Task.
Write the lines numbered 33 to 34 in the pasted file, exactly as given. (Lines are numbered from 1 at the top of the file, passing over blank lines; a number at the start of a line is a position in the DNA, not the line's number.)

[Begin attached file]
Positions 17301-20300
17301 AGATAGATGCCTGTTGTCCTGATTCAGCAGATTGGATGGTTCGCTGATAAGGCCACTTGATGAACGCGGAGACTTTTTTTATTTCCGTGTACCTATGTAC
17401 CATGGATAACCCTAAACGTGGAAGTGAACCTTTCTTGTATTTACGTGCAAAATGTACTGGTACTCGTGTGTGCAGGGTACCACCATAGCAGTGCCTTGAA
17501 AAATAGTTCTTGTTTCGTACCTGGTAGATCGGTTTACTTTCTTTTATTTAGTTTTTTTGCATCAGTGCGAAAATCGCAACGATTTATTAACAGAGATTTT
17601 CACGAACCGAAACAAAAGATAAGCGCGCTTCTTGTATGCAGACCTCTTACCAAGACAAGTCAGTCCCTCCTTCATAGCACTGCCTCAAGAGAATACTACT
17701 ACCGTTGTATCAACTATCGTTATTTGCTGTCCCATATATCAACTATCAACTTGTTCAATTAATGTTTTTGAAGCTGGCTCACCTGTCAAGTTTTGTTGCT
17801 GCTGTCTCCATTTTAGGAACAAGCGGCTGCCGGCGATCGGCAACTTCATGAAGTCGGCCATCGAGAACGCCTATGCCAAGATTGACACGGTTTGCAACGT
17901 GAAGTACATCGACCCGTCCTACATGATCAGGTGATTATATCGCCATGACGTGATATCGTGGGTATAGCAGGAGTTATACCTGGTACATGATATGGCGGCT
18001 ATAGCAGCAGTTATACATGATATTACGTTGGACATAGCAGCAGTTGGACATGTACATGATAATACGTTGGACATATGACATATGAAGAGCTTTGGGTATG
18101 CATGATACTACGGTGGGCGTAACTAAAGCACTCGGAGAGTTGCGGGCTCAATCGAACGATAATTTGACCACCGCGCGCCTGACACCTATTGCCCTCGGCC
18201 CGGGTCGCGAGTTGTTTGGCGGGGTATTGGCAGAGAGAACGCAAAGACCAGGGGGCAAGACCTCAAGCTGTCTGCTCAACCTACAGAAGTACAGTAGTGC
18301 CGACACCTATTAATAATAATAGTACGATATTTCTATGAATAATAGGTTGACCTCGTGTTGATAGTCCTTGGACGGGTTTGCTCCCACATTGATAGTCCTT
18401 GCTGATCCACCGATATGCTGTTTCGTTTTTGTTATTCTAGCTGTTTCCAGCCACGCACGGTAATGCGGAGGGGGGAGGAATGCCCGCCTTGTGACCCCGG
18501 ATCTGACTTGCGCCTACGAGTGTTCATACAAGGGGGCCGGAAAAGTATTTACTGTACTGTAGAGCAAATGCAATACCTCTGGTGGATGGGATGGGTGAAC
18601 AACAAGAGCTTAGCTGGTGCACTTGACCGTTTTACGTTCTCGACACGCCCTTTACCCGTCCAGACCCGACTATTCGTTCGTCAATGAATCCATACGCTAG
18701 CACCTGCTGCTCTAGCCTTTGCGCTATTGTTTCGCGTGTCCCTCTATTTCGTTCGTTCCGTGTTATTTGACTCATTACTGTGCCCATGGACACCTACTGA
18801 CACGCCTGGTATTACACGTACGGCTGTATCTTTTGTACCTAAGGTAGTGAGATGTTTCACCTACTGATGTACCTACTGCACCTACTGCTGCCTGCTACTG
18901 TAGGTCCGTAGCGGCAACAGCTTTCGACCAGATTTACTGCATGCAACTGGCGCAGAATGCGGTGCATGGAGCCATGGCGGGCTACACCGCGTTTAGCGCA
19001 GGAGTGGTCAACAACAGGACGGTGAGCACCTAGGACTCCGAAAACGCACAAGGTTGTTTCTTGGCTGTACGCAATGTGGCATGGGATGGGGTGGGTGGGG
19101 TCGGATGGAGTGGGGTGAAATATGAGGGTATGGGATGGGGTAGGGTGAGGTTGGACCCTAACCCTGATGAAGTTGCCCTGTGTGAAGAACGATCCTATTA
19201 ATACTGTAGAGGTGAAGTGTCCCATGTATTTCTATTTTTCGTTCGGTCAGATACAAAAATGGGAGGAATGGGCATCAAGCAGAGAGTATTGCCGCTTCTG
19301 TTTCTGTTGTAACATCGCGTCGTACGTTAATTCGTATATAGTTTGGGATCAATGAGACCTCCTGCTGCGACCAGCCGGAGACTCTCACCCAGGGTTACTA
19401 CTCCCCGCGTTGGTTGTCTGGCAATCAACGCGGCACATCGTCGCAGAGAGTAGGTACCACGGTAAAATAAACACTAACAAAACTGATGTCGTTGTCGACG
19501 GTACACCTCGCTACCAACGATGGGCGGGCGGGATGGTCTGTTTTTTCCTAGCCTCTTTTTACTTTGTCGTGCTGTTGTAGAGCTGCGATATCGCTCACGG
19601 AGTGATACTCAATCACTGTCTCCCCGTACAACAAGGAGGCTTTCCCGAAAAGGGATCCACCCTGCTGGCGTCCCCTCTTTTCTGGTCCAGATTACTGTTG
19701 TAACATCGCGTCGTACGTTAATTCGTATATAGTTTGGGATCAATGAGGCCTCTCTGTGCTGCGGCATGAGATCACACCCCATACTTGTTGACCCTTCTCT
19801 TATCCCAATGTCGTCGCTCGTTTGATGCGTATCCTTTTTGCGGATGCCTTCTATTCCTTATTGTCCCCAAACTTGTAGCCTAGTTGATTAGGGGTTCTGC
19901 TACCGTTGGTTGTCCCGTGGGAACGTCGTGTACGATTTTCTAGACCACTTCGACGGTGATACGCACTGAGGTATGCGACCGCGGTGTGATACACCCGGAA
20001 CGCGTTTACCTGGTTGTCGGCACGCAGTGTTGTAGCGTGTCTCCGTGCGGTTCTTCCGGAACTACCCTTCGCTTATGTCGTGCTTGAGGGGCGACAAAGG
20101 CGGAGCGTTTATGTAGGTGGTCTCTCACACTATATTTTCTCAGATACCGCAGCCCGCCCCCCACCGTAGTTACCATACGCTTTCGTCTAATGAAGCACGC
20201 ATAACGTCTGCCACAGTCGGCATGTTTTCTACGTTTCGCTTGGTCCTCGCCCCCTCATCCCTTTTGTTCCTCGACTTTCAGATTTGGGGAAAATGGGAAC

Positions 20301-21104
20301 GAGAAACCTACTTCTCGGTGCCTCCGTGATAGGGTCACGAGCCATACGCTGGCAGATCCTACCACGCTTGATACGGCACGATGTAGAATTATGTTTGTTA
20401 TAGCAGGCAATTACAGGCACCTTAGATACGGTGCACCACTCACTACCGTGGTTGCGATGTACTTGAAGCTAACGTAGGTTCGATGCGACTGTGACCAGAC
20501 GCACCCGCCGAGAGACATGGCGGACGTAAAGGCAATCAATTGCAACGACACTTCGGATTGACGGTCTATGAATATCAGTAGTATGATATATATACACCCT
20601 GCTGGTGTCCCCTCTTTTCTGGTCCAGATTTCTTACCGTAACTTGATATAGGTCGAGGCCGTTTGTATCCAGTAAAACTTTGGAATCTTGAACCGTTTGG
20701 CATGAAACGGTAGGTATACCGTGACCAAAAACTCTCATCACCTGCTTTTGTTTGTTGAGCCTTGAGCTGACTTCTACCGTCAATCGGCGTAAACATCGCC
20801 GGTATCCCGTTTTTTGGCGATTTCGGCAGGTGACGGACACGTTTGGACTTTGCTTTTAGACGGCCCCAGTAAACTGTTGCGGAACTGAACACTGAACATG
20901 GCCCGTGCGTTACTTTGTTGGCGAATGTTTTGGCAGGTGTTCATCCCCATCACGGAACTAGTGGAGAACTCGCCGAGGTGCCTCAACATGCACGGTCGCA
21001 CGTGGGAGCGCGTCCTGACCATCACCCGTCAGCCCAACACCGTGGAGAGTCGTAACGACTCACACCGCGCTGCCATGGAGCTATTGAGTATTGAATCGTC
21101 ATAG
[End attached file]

20301 GAGAAACCTACTTCTCGGTGCCTCCGTGATAGGGTCACGAGCCATACGCTGGCAGATCCTACCACGCTTGATACGGCACGATGTAGAATTATGTTTGTTA
20401 TAGCAGGCAATTACAGGCACCTTAGATACGGTGCACCACTCACTACCGTGGTTGCGATGTACTTGAAGCTAACGTAGGTTCGATGCGACTGTGACCAGAC